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  • Special Ed Students Denied Crucial Services During COVID Remote Learning, Suit Alleges

    Nov 24, 2020

    11.23.2020 | The CITY | The federal class action filing by the nonprofit Advocates for Children identifies eight students as complainants who have missed out on legally mandated services during remote learning for a host of reasons — including iPad shortages and the challenge of delivering services such as physical therapy remotely.

    The suit also cites a lack of translation and interpretation services for students and parents as an obstacle.

    The case argues that the city Department of Education’s current hearings system — under which parents can file complaints to reclaim the counseling, physical therapy and more their kids have been missing out on — is too complicated and costly for most families to navigate.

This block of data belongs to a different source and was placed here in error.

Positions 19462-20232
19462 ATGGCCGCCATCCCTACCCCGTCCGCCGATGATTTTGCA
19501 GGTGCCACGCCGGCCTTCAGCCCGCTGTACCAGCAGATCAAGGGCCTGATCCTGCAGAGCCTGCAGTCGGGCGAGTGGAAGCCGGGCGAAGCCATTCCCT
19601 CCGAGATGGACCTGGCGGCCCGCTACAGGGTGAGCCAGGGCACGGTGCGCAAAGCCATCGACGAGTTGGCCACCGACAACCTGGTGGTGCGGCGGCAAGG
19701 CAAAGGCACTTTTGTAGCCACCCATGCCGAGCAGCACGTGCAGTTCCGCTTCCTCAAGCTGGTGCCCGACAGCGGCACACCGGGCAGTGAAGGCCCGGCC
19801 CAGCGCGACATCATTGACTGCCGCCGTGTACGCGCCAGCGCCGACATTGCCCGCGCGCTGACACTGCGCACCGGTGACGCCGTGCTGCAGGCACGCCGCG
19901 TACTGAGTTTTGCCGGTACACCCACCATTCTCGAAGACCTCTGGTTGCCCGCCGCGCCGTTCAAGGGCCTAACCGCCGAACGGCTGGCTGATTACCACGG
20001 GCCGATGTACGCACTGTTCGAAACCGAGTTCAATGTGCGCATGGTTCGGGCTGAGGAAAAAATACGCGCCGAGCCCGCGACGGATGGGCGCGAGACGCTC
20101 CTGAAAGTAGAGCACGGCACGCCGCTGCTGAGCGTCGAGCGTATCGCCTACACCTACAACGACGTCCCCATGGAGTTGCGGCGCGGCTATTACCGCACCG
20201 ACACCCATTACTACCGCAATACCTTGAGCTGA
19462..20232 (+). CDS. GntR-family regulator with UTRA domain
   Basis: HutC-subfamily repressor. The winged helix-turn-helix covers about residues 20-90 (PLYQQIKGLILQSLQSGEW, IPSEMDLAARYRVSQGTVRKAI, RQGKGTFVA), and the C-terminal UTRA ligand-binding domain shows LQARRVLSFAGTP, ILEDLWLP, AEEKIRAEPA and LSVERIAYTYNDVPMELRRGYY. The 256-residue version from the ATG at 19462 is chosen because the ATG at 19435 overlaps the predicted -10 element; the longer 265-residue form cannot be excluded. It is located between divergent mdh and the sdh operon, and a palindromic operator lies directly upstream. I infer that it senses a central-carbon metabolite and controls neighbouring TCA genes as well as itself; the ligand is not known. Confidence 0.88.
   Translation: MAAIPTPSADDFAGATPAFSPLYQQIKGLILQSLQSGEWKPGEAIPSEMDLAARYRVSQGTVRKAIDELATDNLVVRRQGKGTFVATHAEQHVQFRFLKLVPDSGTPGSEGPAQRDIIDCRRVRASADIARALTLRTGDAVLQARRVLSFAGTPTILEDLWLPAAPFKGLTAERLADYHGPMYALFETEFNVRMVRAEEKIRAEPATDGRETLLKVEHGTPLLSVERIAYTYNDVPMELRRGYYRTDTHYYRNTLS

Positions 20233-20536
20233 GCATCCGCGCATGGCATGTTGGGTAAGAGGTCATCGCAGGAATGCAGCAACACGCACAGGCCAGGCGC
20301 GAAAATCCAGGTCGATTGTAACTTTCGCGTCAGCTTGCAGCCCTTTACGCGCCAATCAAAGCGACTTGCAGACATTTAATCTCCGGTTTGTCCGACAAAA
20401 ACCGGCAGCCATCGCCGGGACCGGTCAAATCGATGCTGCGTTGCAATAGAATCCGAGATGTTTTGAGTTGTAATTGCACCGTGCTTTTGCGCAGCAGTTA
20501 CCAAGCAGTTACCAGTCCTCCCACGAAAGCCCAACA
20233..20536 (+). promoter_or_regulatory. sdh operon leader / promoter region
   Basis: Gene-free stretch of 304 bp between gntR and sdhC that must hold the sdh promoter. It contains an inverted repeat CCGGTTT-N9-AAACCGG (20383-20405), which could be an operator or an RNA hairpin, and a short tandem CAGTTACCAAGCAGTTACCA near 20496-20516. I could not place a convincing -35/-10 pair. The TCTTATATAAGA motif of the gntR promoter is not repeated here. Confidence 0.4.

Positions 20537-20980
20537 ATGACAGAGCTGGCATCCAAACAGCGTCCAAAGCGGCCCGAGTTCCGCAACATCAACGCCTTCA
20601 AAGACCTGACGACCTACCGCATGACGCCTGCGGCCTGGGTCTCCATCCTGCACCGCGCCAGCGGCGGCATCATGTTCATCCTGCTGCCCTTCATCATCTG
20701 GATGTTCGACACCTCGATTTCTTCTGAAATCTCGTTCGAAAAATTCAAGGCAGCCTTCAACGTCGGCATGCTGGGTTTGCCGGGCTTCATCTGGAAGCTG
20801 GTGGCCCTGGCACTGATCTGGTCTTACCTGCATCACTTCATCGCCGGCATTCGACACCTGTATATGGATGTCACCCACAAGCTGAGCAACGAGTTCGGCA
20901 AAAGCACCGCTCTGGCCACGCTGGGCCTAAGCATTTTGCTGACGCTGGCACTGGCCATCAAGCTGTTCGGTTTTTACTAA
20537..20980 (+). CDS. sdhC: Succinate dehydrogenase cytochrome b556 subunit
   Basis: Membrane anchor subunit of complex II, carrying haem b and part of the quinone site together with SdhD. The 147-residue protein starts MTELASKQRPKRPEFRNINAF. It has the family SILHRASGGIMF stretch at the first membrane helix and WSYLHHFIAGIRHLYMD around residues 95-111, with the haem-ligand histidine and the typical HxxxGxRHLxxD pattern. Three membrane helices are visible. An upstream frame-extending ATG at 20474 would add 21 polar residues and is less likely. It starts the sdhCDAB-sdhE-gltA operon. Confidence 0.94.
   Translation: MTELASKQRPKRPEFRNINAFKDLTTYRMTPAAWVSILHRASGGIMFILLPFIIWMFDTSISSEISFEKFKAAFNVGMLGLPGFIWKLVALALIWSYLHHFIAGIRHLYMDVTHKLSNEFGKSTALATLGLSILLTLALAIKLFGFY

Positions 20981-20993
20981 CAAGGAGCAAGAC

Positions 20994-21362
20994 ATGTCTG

They say the log-jammed system, which fielded nearly 11,000 complaints in the 2019-2020 school year that took an average of 259 days to resolve, would inevitably move too slowly given the expected flurry of parents seeking services for their children.

    “This is a time when students can’t wait — they’ve already almost lost a year of appropriate services,” said Rebecca Shore, director of litigation for Advocates for Children.

    “They can’t wait any longer and they can’t wait until the end of the pandemic for the DOE to start addressing this issue,” she added. “The DOE needs to start addressing it now.” Read article